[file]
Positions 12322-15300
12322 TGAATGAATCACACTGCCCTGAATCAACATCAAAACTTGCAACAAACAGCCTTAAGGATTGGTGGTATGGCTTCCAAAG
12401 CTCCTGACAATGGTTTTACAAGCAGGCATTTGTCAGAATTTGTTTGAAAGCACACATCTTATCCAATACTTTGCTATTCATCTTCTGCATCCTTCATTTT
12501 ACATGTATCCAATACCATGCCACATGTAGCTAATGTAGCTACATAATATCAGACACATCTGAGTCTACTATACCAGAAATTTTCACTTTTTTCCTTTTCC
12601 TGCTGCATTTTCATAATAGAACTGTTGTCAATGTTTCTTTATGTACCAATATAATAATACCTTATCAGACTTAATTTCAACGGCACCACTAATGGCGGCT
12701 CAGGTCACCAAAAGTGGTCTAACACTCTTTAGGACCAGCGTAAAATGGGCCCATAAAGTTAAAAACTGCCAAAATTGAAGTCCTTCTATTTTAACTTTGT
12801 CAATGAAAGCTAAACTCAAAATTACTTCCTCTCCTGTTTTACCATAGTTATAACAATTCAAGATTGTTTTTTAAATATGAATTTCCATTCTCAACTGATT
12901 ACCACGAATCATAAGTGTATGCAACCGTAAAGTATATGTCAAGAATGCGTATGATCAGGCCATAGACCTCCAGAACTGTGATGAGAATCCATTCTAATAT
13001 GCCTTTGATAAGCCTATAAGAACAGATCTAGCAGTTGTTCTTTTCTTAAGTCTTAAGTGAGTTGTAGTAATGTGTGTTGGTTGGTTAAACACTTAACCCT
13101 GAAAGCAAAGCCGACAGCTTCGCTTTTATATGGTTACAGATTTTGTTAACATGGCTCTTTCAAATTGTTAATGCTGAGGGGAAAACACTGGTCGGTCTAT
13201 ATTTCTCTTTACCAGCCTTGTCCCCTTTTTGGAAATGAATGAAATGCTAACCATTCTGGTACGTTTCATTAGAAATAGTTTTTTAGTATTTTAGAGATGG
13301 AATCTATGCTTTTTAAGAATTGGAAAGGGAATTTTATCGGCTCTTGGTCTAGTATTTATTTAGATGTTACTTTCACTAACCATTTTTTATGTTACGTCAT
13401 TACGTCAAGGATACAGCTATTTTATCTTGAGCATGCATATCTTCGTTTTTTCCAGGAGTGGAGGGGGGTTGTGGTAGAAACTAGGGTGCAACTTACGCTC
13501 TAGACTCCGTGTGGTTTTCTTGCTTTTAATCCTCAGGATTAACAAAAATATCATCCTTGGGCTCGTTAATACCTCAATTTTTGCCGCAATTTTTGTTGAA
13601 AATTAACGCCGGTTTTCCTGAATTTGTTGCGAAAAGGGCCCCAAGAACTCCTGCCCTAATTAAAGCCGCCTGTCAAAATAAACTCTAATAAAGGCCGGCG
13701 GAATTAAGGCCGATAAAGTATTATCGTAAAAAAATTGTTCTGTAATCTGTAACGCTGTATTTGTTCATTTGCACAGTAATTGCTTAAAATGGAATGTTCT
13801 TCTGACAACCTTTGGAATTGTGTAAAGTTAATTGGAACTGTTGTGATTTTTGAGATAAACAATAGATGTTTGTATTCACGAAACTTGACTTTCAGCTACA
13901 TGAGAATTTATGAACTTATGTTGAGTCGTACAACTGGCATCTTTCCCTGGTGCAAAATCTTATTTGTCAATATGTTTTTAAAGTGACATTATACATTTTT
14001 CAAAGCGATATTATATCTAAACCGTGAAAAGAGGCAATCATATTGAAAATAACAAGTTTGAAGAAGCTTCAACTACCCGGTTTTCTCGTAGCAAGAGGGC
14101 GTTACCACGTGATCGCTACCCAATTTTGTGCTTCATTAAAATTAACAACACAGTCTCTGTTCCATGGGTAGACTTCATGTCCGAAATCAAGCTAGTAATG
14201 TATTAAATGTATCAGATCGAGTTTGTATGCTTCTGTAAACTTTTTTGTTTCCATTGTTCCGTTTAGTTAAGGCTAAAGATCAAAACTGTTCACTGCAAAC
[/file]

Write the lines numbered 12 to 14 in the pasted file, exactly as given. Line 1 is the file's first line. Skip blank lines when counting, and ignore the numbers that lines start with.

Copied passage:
13301 AATCTATGCTTTTTAAGAATTGGAAAGGGAATTTTATCGGCTCTTGGTCTAGTATTTATTTAGATGTTACTTTCACTAACCATTTTTTATGTTACGTCAT
13401 TACGTCAAGGATACAGCTATTTTATCTTGAGCATGCATATCTTCGTTTTTTCCAGGAGTGGAGGGGGGTTGTGGTAGAAACTAGGGTGCAACTTACGCTC
13501 TAGACTCCGTGTGGTTTTCTTGCTTTTAATCCTCAGGATTAACAAAAATATCATCCTTGGGCTCGTTAATACCTCAATTTTTGCCGCAATTTTTGTTGAA